WordPress’ block editor, colloquially still widely known as Gutenberg, is making inroads into the segment of users who have heavily relied on page builders for years. For the most part, page builder plugins have either declined in growth or stagnated in 2020, with the exception of Elementor. In contrast, block collections with page builder features are gaining more users. Performance is becoming an important factor in this migration.
In a post titled “Damn. Gutenberg Smokes Elementor,” Kyle Van Deusen published benchmarks from his experience building a simple landing page using Elementor and then Gutenberg.
“Like any Elementor user, I’ve become increasingly anxious about the future of Elementor and just how bloated it is,” Van Deusen said. “I think Google PageSpeed Insights agrees.”
After recreating the same design with Gutenberg and GenerateBlocks, Van Deusen saw a small difference in GTMetrix scores.
He found the most profound difference when testing with Google’s PageSpeed Insights, where Elementor scored 46% on mobile, and 83% on desktop.
“Because I’ve had such poor luck getting any kind of decent scores with Elementor sites (especially on mobile), I’ve given up using this tool,” Van Deusen said. “Not because it’s not a valuable metric (in fact, it may be the most valuable since this is how Google sees things), but because there wasn’t much I could do about it.”
In contrast, the page built with Gutenberg gave him a 94% score on mobile and a 99% on desktop.
“In terms of performance, straight out of the box; Gutenberg absolutely smokes Elementor,” Van Deusen said. “However, each time I’ve taken Gutenberg for a spin, I’ve left frustrated. As soon as I feel like I’m getting the hang of it, eventually the wheels come off and I’m back to installing Elementor.
“But when your PageSpeed Insights scores go from 46% to 94%, it’s time to perk up and pay attention.”
Van Deusen said it took him more time to recreate the design in Gutenberg and he had trouble with mobile views. At the moment, he doesn’t see switching as an advantageous move for his business.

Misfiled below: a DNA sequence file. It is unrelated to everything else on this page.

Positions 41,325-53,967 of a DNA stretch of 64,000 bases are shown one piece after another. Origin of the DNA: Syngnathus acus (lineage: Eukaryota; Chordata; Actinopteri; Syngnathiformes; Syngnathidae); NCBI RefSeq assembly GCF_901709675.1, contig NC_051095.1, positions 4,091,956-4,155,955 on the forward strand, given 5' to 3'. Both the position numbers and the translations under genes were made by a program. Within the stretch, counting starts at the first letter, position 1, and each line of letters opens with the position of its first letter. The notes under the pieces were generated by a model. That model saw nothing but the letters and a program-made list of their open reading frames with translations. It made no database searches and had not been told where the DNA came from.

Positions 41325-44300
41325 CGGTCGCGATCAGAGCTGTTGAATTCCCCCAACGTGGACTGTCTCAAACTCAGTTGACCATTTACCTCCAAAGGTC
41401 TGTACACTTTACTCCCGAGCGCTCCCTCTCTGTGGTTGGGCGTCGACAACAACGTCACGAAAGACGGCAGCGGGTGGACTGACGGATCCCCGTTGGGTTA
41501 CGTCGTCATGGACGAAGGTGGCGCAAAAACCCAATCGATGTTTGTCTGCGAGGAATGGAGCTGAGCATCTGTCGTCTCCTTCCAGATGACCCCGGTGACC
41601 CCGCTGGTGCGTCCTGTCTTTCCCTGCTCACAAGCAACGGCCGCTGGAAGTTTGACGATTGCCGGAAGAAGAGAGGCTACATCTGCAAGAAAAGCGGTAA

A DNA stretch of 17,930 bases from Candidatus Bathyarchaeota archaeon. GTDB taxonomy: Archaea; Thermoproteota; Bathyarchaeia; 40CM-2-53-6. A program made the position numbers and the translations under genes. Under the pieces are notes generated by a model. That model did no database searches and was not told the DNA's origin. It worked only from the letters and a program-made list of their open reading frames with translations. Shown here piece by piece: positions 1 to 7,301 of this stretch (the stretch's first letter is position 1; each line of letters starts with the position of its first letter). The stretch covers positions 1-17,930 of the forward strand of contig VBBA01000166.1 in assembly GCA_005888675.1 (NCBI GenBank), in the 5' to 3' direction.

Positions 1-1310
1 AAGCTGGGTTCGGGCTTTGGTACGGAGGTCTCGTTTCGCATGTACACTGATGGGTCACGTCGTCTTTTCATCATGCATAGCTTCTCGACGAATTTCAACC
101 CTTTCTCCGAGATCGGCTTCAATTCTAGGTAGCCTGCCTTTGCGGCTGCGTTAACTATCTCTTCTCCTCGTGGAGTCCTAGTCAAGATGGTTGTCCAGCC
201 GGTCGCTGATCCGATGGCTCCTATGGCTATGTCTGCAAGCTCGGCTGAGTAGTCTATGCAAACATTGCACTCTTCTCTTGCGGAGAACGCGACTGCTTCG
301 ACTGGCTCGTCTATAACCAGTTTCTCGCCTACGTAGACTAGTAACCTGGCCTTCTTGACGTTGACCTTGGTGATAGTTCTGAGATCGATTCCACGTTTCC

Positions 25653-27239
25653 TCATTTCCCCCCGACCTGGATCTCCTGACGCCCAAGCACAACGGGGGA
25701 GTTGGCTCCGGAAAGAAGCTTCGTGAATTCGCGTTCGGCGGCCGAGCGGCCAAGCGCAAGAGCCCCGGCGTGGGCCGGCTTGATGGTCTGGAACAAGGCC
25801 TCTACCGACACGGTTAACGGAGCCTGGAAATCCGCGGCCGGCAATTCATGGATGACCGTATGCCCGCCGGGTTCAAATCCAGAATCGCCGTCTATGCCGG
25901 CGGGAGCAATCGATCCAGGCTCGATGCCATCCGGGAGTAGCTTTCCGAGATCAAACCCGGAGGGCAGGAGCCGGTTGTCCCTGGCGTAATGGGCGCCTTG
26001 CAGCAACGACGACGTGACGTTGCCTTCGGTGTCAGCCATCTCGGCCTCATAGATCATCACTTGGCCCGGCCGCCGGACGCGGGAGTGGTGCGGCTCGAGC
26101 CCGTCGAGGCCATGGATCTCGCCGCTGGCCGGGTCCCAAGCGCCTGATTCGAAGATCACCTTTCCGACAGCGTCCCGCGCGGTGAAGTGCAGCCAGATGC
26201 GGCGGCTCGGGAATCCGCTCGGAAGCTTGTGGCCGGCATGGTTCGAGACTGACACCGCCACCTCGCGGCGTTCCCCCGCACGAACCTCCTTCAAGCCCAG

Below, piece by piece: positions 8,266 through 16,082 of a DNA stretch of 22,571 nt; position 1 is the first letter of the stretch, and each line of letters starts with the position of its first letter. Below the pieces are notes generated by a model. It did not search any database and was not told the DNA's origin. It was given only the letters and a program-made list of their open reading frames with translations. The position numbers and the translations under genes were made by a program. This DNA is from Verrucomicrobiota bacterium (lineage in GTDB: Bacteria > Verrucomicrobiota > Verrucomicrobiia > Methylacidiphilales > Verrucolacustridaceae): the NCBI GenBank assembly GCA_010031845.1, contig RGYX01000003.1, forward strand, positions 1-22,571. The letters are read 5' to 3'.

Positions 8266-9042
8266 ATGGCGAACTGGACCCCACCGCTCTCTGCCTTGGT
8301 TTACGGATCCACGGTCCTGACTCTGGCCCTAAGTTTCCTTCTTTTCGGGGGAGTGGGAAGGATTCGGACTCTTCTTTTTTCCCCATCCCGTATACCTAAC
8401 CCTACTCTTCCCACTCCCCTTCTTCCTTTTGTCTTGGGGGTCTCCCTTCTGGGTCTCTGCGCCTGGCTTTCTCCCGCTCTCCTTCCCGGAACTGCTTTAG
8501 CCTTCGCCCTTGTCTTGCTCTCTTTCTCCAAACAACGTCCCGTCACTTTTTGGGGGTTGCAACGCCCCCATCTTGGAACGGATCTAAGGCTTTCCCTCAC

“While I think we can conclusively say, at least for performance, Gutenberg is the clear winner — it’s just not at a point where a guy like me can jump ship,” Van Deusen said.
“Gutenberg is fun to play with, and I enjoy dreaming of the day when it’s viable for me— but I like to put food on my table. Elementor still helps me do that more efficiently.”
In another experiment, WordPress developer Munir Kamal rebuilt Elementor’s homepage in Gutenberg to compare the HTML markup both page builders generate. The page built with Elementor includes 356 div’s in the markup vs 77 for Gutenberg. Kamal found that Elementor generated 796 lines of code vs Gutenberg’s 206 lines, resulting in a difference of 99kb vs 28kb respectively.
In August 2020, DearHive, the makers of the DearFlip WordPress plugin, left CodeCanyon to sell plugins from their own site. DearHive’s company site was built with Elementor, but suddenly Google ranking mattered for their product site now that they were selling independently from CodeCanyon. Deepak Ghimire, a software developer at the company, cited performance as the chief issue that impacted their ranking and drove them to switch to Gutenberg.
“Our page speed went from 83 with Elementor to 98 with Gutenberg,” Ghimire said.
Page builder plugins may still have more features at this point in time, but performance is becoming a critical consideration for those who are doing business online. In May 2021, Google plans to introduce a new ranking signal for Search, based on page experience as measured by Core Web Vitals metrics. Performance is an important part of delivering the kind of scores necessary to pass the Core Web Vitals assessment. This ranking signal update from Google may compel even more site owners to migrate away from slow page builders.
For the past two years, WordPress users have been asking if Gutenberg will replace page builders. It looks more and more likely if the most popular ones remain bloated alternatives and the smaller ones keep on the same trajectory of attrition. It won’t happen overnight, but it is bound to accelerate when full-site editing makes its debut in WordPress core.
For those who build websites for clients, the best way to future-proof your skills is to learn how to build pages within the framework of the block editor and, if you can, learn how to build custom blocks. It’s also a good time to be experimenting with different block collections to streamline your setup so that you don’t have to sacrifice high performance in order to build sites efficiently.
I can’t remember the landing-page guru who joked that a perfect “simple landing page” was a button that says “buy now.” But, even after you add other necessary features, landing pages are perhaps the second simplest design challenge after simple blog posts.
I’m sincerely looking forward to when you can make the same claim about complex, non-cookie-cutter homepage and inner pages that are professionally designed to companies’ branding guidelines. Without firing up a SASS/SCSS compiler and dozens or hundreds of extra media queries. Modern page builders still do that better than Gutenberg. Until the dev team stops bragging about minor accomplishments and actually starts paying attention to what page builders are actually useful for we’re going to wait forever. The wait’s becoming more and more annoying.